If $x,y\in\mathbb{R}$ and $x^2+y^2>0.$ Then maximum and minimum value of $\displaystyle \frac{x^2+y^2}{x^2+xy+4y^2}$


Let $$K=\frac{x^2+y^2}{x^2+xy+4y^2}$$

$$Kx^2+Kxy+4Ky^2=x^2+y^2\Rightarrow (4K-1)y^2+Kxy+(K-1)x^2=0$$

put $y/x=t$ and equation is $(4K-1)t^2+Kt+(K-1)=0$

How do i solve it Help me plesse

  • $\begingroup$ And, just graphing it, only when $K$ is equal to $1$, does anything show up. When $K$ is equal to $1$, there are no minima or maxima. $\endgroup$
    – DUO Labs
    Jun 13, 2019 at 0:19
  • $\begingroup$ It is interesting that the function is like the reciprocal of the Rayleigh coefficient of a certain matrix, that would help. Indeed, the minimum and maximum of this function will be related with the eigenvalues of the mateix. Give me some time, I'll give it a try. $\endgroup$ Jun 13, 2019 at 0:56
  • $\begingroup$ @Quote Davis Try graphing $K$ as a function of $t$. $\endgroup$ Jun 13, 2019 at 3:55

3 Answers 3


$K=\frac{1+t^2}{1+t+4t^2}$ To find min and max, set $K'(t)=0$ or $t^2-6t-1=0$ and solve for $t$. Answer $t=3\pm \sqrt{10}$ leading to max and min $K=\frac{20\pm 6\sqrt{10}}{80\pm 25\sqrt{10}}$. or $1.088303688022443$ and $0.245029645310883$

Corrected (stupid error in solving quadratic).

  • $\begingroup$ How did you know to do this? Just insight or a traditional technique? $\endgroup$ Jun 13, 2019 at 2:43
  • $\begingroup$ @Chase Ryan Taylor standard calculus $\endgroup$ Jun 13, 2019 at 3:02
  • $\begingroup$ I meant the substitution $\endgroup$ Jun 13, 2019 at 3:41
  • $\begingroup$ I don't understand your question. Note the correction. $\endgroup$ Jun 13, 2019 at 3:46
  • $\begingroup$ What I mean is: For a general $f(x,y)$ to maximize, what is the formula for $K(t)$? $\endgroup$ Jun 13, 2019 at 4:17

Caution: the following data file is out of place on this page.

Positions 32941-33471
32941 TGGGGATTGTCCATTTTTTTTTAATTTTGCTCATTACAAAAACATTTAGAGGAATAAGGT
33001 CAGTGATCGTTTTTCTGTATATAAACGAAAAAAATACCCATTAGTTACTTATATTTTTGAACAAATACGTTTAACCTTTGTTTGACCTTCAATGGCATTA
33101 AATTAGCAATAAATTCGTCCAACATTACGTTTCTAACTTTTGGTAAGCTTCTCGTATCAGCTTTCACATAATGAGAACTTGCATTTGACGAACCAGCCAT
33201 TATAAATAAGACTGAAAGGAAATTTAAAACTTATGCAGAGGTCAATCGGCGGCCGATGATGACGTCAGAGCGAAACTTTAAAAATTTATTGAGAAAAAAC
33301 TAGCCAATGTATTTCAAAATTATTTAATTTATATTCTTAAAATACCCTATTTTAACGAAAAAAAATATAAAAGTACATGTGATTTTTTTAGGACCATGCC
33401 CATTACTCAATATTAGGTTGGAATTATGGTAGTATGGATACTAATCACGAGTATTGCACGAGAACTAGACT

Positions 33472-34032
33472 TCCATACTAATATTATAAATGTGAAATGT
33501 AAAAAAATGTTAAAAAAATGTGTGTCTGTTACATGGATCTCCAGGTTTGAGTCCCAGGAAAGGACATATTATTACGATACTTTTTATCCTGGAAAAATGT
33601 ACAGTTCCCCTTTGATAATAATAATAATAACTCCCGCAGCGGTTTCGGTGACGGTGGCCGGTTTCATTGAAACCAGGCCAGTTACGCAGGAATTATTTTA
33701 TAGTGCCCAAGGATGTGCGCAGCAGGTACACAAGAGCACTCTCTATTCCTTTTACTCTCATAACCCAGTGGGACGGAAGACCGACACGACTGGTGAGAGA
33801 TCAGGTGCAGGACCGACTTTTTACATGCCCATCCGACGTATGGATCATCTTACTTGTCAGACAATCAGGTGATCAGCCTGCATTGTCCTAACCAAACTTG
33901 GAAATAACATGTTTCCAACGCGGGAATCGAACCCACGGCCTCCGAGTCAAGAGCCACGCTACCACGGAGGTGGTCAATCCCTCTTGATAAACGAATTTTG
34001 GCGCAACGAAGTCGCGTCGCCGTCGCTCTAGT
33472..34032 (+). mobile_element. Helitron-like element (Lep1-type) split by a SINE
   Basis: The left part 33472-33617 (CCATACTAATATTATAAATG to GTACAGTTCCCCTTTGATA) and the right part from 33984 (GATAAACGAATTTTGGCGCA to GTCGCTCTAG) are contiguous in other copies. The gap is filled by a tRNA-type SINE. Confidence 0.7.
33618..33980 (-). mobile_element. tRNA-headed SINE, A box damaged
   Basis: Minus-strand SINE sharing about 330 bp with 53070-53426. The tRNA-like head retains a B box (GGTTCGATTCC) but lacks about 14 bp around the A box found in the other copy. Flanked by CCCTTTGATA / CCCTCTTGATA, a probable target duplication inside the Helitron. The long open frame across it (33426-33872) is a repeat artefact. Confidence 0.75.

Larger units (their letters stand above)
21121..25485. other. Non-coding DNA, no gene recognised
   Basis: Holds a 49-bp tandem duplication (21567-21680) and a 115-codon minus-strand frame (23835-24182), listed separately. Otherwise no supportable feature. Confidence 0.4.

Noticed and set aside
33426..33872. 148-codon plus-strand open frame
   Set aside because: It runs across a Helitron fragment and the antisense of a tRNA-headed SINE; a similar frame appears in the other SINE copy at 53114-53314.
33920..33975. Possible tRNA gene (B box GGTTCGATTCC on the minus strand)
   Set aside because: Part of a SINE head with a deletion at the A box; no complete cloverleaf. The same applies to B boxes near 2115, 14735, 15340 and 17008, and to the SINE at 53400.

Let $v = (x,y)$, $$ A = \begin{bmatrix} 1 & \frac{1}{2} \\ \frac{1}{2} & 4 \end{bmatrix} $$ and define the Rayleigh cuocient. $$ R_A(v) = \frac{v^T A v}{v^Tv}. $$ Then, it is clear that $$ \frac{x^2+y^2}{x^2+xy+4y^2} = \frac{1}{R_A(v)}. $$ It is well-known (Linear Algebra result) that $\operatorname{min}_{v \neq 0} R_A(v) = \lambda_{\operatorname{min}}$ and $\operatorname{max}_{v \neq 0} R_A(v) = \lambda_{\operatorname{max}}$, where $\lambda_{\operatorname{min}}$ and $\lambda_{\operatorname{max}}$ are the smallest and largest eigenvalues of $A$, respectively.

In this case $\lambda_{\operatorname{min}} = \frac{1}{2} \left(5-\sqrt{10}\right)$ and $\lambda_{\operatorname{max}} = \frac{1}{2} \left(5+\sqrt{10}\right)$. Therefore, $$ \min_{x,y\neq 0} \frac{x^2+y^2}{x^2+xy+4y^2} = \frac{1}{\max_{v\neq 0} R_A(v)} = \frac{1}{\frac{1}{2} \left(5+\sqrt{10}\right)} = \frac{2}{15}(5+\sqrt{10}) $$ and $$ \max_{x,y\neq 0} \frac{x^2+y^2}{x^2+xy+4y^2} = \frac{1}{\min_{v\neq 0} R_A(v)} = \frac{1}{\frac{1}{2} \left(5-\sqrt{10}\right)} = \frac{2}{15}(5-\sqrt{10}). $$

  • 1
    $\begingroup$ +1: Nice approach. $\endgroup$
    – copper.hat
    Jun 13, 2019 at 16:34

From the restriction $x^2+y^2>0$, we get that $x,y$ are not both zero.

If $x=0$, then $K={\large{\frac{1}{4}}}$.

Suppose $x\ne 0$.

Letting $t={\large{\frac{y}{x}}}$, and following your approach, we get $$(4K-1)t^2+Kt+(K-1)=0$$ which has a real solution for $t$ if and only $K={\large{\frac{1}{4}}}$ or the discriminant $$K^2-4(4K-1)(K-1)$$ is nonnegative.

Equivalently, either $K={\large{\frac{1}{4}}}$ or $$-15K^2+20K-4\ge 0$$ With the restriction $K\ne{\large{\frac{1}{4}}}$, the quadratic inequality solves as $$\frac{10-2\sqrt{10}}{15}\le K\le \frac{10+2\sqrt{10}}{15},\;\;K\ne{\large{\frac{1}{4}}}$$ Noting that $$\frac{10-2\sqrt{10}}{15}<\frac{1}{4}<\frac{10+2\sqrt{10}}{15}$$ it follows that

  • The minimum value of $K$ is ${\large{\frac{10-2\sqrt{10}}{15}}}\approx .2450296455$.$\\[8pt]$
  • The maximum value of $K$ is ${\large{\frac{10+2\sqrt{10}}{15}}}\approx 1.088303688$.

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